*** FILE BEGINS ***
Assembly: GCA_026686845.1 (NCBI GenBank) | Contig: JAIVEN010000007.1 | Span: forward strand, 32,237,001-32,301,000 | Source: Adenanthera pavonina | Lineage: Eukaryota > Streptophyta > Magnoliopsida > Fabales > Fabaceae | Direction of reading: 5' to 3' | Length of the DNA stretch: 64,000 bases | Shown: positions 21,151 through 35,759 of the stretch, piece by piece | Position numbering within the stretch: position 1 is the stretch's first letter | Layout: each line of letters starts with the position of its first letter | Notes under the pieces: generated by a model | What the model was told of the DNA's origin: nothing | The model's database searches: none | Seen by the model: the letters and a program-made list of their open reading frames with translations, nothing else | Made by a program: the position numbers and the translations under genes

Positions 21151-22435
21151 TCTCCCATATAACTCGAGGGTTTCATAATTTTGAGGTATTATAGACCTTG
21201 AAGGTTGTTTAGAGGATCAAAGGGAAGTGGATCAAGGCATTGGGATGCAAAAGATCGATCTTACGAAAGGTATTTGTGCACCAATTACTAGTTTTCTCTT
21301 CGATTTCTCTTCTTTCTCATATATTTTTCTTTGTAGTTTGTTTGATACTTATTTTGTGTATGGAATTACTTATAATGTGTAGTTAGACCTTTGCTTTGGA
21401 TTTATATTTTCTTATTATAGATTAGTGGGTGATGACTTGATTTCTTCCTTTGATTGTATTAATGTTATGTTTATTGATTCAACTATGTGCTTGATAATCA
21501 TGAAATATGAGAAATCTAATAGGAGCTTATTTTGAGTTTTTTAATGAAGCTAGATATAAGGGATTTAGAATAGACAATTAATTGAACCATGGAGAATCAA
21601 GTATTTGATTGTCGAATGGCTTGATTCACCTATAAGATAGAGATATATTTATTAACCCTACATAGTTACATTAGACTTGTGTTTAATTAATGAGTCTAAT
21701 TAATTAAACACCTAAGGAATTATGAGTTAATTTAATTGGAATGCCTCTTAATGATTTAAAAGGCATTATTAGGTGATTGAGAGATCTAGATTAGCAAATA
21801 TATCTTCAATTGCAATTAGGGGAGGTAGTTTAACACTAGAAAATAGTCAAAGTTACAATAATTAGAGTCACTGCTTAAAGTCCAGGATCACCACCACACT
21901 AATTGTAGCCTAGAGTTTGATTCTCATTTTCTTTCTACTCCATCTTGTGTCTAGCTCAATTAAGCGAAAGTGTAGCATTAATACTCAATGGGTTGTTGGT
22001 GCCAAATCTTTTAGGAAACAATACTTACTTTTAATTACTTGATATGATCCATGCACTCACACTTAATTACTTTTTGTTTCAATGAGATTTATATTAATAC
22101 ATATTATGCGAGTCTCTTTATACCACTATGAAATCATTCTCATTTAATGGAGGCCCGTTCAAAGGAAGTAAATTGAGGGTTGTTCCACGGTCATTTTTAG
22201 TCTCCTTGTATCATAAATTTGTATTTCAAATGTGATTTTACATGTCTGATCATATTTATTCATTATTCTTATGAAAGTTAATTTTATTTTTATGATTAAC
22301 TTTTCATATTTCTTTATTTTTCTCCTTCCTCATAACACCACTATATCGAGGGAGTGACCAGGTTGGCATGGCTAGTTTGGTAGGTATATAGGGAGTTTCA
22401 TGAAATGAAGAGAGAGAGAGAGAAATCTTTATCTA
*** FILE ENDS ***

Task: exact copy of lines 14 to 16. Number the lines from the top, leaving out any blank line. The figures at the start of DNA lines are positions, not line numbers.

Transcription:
22201 TCTCCTTGTATCATAAATTTGTATTTCAAATGTGATTTTACATGTCTGATCATATTTATTCATTATTCTTATGAAAGTTAATTTTATTTTTATGATTAAC
22301 TTTTCATATTTCTTTATTTTTCTCCTTCCTCATAACACCACTATATCGAGGGAGTGACCAGGTTGGCATGGCTAGTTTGGTAGGTATATAGGGAGTTTCA
22401 TGAAATGAAGAGAGAGAGAGAGAAATCTTTATCTA